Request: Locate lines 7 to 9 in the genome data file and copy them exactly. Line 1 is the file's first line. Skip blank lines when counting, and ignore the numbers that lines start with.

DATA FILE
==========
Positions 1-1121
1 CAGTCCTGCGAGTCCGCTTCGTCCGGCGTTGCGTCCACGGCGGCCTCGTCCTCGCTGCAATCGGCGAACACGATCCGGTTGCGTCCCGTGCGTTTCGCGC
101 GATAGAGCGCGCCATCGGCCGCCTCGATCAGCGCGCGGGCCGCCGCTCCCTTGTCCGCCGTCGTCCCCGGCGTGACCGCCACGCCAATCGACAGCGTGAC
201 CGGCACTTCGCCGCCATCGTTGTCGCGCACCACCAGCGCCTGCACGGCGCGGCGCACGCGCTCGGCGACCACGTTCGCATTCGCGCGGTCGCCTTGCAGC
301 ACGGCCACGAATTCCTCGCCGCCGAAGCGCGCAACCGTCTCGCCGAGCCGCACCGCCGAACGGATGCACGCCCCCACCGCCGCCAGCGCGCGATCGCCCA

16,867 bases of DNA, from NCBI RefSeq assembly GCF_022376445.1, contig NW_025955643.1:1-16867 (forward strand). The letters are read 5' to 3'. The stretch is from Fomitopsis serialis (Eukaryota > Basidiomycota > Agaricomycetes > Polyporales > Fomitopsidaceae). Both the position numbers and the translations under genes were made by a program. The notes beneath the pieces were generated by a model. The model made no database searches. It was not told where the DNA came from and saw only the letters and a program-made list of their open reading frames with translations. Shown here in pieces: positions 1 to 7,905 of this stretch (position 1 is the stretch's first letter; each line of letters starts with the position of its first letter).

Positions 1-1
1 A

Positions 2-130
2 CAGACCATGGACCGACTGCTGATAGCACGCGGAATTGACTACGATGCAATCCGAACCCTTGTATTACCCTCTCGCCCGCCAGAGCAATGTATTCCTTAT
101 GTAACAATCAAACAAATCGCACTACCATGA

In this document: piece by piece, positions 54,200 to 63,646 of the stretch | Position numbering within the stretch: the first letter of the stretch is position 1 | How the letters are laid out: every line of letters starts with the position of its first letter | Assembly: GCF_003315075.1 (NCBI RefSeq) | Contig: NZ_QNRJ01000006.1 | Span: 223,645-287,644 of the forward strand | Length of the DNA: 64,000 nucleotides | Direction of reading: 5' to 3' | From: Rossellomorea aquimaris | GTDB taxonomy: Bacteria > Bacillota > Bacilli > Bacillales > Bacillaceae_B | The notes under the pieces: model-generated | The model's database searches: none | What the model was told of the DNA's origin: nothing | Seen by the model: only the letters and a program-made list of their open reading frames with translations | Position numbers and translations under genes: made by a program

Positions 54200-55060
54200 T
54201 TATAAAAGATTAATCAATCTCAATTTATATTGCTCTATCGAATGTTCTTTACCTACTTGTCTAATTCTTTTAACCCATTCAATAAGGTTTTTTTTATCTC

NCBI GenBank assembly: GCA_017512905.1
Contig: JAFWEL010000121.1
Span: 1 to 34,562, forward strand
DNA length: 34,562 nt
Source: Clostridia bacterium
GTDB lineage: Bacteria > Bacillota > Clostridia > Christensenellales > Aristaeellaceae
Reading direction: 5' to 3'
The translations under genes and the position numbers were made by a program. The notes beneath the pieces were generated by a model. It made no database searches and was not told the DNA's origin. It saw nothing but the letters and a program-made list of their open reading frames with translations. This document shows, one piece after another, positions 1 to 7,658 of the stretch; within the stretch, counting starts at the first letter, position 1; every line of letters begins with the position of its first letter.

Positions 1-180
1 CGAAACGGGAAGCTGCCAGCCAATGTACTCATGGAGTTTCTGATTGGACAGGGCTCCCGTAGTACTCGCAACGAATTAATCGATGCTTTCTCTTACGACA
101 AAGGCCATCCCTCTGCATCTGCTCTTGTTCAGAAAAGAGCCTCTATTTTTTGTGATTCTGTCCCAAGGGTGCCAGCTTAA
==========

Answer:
Positions 1-1
1 A

Positions 2-130